It was a bonding of a big brothers and sisters, it was really good and even motivated me that if I am correct on my treatment, I would definitely be healthy too-said a younger child living with HIV
This was truly different for me, as this is the first time, where we had opportunities of us and children together and especially children presenting their talents.i was amazed at my child as she is basically a shy child, but was amazed at the dialogues she said during the stage drama.- care taker of a HIV positive child.
Around 50 children and 30 caretakers participated in this get together, 5 families from the general community also participated and encouraged the children and caretakers to live life positively.
Velan (name changed) is a HIV positive adolescent child, who attends the adolescent support group. He is living with his aunt, his parents both died to AIDS when he was very young.
The medication is affecting his memory and finds it difficult to cope up with the stress involved in his studies. In addition; his aunt is not able to give the best care and hence his immunity is affected and hence absents himself very often from school. His status is not known to his teachers and hence they raise many complaints about his school performance.
But in the midst of all these challenges, he is regular in attending the support group meeting as he feels supported and cared, especially in releasing all the negative feeling he had developed in his school.
Though academically he has not been able to achieve to the expected level of his school teachers ,the encouraging words of his friends has helped him to identify a way in leasing his negative feelings . He once expressed in a group meeting of what he felt like; that “I knew how to draw, but only when my friends appreciate, I admire my art
Vinita is 16 years old coming from a remote village in Namakkal district. It was one such day, on Saturday the 15th of September she had come with her mother for her routine health check –up and blood test. Till that day, she was not informed about why she was going through these tests and her parents had not told anything about HIV. Her parents are already on treatment, but when she enquired about it, they used to say to her reasons, other than HIV.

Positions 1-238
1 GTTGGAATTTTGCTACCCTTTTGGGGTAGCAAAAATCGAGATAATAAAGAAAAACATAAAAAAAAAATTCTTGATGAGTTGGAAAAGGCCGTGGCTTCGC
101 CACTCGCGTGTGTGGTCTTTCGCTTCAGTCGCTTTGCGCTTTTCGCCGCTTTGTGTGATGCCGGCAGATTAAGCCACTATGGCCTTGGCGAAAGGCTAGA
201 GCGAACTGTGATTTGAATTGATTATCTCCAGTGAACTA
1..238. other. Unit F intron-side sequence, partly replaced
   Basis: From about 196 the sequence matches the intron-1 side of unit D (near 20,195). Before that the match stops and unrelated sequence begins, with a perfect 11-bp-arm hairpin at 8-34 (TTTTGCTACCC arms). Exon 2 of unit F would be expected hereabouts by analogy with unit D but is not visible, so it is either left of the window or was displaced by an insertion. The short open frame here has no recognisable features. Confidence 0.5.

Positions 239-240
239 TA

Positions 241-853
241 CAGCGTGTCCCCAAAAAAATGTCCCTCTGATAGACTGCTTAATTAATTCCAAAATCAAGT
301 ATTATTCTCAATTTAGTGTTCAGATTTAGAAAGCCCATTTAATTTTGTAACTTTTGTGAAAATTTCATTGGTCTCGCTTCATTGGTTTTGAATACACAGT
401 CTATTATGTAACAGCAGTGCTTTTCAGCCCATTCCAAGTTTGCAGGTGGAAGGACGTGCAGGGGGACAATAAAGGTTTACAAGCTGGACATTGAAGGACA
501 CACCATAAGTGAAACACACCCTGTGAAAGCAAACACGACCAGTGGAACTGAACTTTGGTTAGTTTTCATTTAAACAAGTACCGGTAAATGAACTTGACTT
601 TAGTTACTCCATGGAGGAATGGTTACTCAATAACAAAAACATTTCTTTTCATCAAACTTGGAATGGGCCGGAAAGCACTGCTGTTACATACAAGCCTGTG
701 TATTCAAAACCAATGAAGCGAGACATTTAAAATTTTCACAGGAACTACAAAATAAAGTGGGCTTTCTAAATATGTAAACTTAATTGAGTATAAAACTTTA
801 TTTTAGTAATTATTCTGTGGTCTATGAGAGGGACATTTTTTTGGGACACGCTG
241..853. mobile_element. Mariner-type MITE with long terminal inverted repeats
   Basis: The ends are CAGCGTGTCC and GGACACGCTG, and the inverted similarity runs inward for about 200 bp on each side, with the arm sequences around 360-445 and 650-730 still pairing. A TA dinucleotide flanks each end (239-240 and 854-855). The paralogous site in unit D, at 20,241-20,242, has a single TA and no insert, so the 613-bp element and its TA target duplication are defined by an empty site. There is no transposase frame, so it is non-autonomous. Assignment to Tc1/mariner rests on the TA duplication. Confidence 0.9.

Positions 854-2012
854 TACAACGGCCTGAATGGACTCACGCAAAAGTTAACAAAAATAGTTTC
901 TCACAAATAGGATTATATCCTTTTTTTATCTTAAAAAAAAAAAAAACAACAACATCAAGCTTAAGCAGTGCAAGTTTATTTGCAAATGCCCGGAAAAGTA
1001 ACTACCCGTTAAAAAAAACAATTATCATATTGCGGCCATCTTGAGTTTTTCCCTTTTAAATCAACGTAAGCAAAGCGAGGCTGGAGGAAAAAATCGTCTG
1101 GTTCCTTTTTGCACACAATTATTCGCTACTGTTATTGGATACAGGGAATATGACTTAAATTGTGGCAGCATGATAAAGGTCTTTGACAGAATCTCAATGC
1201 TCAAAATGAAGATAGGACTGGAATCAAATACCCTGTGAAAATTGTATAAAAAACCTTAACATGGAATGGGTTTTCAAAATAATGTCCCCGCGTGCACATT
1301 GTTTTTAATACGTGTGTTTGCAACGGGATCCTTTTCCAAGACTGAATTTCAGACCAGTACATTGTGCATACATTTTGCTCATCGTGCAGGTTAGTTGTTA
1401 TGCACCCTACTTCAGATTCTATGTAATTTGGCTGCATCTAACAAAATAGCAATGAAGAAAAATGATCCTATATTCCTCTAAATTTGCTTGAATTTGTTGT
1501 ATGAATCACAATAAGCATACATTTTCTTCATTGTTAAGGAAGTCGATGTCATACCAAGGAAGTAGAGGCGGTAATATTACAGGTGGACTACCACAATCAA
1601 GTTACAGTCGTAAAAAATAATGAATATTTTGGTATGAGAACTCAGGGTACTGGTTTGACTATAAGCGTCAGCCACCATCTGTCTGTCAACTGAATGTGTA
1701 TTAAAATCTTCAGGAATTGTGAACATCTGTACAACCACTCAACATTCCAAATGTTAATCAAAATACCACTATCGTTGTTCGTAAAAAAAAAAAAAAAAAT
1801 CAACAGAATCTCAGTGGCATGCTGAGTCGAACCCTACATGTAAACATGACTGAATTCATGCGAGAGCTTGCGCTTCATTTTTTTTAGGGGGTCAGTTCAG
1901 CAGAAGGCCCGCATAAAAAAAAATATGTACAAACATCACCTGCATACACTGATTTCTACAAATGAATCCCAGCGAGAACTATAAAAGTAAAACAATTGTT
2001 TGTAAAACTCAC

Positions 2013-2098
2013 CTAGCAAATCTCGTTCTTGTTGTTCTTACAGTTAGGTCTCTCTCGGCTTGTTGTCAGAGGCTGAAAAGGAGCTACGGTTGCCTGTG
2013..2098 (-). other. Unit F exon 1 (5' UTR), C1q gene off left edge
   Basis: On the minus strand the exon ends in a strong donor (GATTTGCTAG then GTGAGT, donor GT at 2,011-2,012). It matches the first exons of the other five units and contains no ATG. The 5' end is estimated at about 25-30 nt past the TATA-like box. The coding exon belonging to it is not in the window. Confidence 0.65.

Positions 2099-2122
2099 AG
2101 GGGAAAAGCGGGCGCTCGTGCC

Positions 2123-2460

Only on that day, when she was tested, the counselor at the hospital had told her parents that her immunity was very low and so she has to take medicines against HIV and for this her status has to be disclosed to her. On knowing the status, her immediate response was “why me of all the people. It is a shame to live with the virus, I want to die.”
Beside the center, Shalini our peer leader and Karthik were conducting a support group session with other children living with HIV at the hospital premises. On hearing this, Geetha our staff and Shalini went ahead to enquire Vinita and a touch by Shalini helped Vinita to calm herself.
Slowly, after allowing her to share her emotions, Shalini shared her own life of living with HIV, coping with the infection and how she can be of support to other children living with HIV in the district. This helped Vinita to come out of the immediate stress of knowing her status and even realize that there is life beyond HIV infection. Shalini is following her up through phone calls and encouraging her on a constant basis.
Buds of Christ develops peer leaders like Shalini to be a support and positive influencer for children and young people living with HIV